In 2012, Fox was invited to join the Yes Scotland Advisory Board as a representative of the SSP when the campaign was launched.

Independence referendum[edit]

As a Yes Scotland Advisory Board member, Colin Fox was in great demand to speak at public meetings on the details of independence all across Scotland. He has shared platforms with Jim Sillars,[26] John McAllion, John Finnie MSP, Jean Urquhart MSP, and Patrick Harvie MSP of the Scottish Green Party. He wrote the SSP's pamphlets The Case for an Independent Socialist Scotland and For a Modern Democratic Republic.

Fox addressed independence rallies in Edinburgh in 2012 and 2013,[27] and spoke at the Oxford Union in May 2014 debating the motion: "This House believes Scotland should be an independent country".[28] His opponents in the debate included Lord Jim Wallace and the Labour MP for Stirling, Anne McGuire.[29]

In June 2014, Fox wrote in the Scotsman: "No country in the world is more engaged in the democratic debate over self-determination than Scotland today. September’s referendum has energised people to a remarkable extent with debates on the 'democratic deficit' at the heart of Scottish politics now taking place in households, schools, workplaces, village halls and urban community centres from one end of the country to the other."[30]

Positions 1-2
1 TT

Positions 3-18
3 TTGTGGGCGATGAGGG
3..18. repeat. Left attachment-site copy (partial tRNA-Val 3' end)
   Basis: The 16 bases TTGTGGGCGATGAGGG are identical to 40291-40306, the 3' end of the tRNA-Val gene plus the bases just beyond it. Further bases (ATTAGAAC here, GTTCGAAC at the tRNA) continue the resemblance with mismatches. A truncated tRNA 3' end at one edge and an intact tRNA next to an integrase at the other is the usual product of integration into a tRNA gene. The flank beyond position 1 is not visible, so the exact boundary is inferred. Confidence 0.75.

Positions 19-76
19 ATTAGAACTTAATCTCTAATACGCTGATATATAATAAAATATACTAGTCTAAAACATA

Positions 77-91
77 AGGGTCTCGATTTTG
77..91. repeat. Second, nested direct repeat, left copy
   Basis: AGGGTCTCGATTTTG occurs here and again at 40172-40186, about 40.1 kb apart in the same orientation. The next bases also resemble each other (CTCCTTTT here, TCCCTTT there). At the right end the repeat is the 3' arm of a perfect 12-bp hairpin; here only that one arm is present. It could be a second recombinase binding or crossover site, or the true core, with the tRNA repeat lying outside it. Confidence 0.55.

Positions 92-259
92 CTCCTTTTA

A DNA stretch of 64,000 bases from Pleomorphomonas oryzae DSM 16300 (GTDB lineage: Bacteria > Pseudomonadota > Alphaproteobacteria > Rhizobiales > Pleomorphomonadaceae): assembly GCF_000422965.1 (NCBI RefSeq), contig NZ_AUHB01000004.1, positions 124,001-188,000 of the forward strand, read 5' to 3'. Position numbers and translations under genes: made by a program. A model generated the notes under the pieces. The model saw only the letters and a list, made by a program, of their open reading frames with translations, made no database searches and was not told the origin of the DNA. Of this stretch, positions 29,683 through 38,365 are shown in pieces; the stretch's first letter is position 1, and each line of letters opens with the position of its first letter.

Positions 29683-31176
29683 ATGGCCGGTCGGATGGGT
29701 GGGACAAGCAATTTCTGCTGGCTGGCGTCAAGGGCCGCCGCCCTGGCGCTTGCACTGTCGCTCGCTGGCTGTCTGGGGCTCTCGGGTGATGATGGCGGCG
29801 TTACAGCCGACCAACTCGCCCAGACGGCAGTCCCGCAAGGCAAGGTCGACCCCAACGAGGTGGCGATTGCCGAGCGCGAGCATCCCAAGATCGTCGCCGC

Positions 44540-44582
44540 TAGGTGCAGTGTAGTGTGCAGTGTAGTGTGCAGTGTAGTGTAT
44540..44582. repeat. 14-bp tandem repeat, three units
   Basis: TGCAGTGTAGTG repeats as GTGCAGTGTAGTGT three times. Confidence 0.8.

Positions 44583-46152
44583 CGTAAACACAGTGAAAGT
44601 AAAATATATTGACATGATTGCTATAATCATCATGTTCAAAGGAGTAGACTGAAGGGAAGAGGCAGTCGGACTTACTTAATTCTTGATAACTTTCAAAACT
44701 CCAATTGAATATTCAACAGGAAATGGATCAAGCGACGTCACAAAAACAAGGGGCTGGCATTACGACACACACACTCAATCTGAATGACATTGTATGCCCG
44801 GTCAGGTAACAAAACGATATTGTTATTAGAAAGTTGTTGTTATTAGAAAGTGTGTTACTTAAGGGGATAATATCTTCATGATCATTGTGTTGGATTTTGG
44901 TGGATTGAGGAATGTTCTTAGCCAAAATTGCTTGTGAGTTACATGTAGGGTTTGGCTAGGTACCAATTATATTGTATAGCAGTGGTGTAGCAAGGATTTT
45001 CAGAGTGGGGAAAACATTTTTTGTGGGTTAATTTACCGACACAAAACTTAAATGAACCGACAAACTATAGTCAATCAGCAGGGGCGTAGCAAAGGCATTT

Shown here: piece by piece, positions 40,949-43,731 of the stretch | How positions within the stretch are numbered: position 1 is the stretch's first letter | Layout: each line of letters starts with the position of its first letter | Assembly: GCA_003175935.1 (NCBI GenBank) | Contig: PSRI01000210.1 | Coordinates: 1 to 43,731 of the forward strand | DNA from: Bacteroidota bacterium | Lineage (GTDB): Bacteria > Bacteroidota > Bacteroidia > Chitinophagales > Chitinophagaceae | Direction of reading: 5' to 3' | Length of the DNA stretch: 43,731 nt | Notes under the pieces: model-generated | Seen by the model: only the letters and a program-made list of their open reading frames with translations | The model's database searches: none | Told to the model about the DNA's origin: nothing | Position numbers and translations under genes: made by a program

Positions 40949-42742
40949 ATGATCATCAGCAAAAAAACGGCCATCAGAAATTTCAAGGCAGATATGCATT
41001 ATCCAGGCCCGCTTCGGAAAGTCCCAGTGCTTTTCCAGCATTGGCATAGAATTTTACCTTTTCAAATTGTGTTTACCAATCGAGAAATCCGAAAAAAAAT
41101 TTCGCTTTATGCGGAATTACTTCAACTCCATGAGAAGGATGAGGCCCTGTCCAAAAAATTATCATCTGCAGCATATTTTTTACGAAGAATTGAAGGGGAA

After the referendum[edit]

When the make-up of the Smith Commission was announced after the rejection of independence, Colin Fox protested the decision to "uniquely exclude" the SSP from proceedings. He wrote to the Smith Commission: "The argument some use to justify our exclusion on the grounds that we currently have no 'parliamentary representation' fails to appreciate that the referendum was not a parliamentary process but an unprecedented public debate that resulted in an extraordinary level of engagement from all sections of society. To exclude the SSP is to exclude an important constituency of opinion in Scottish society."[31]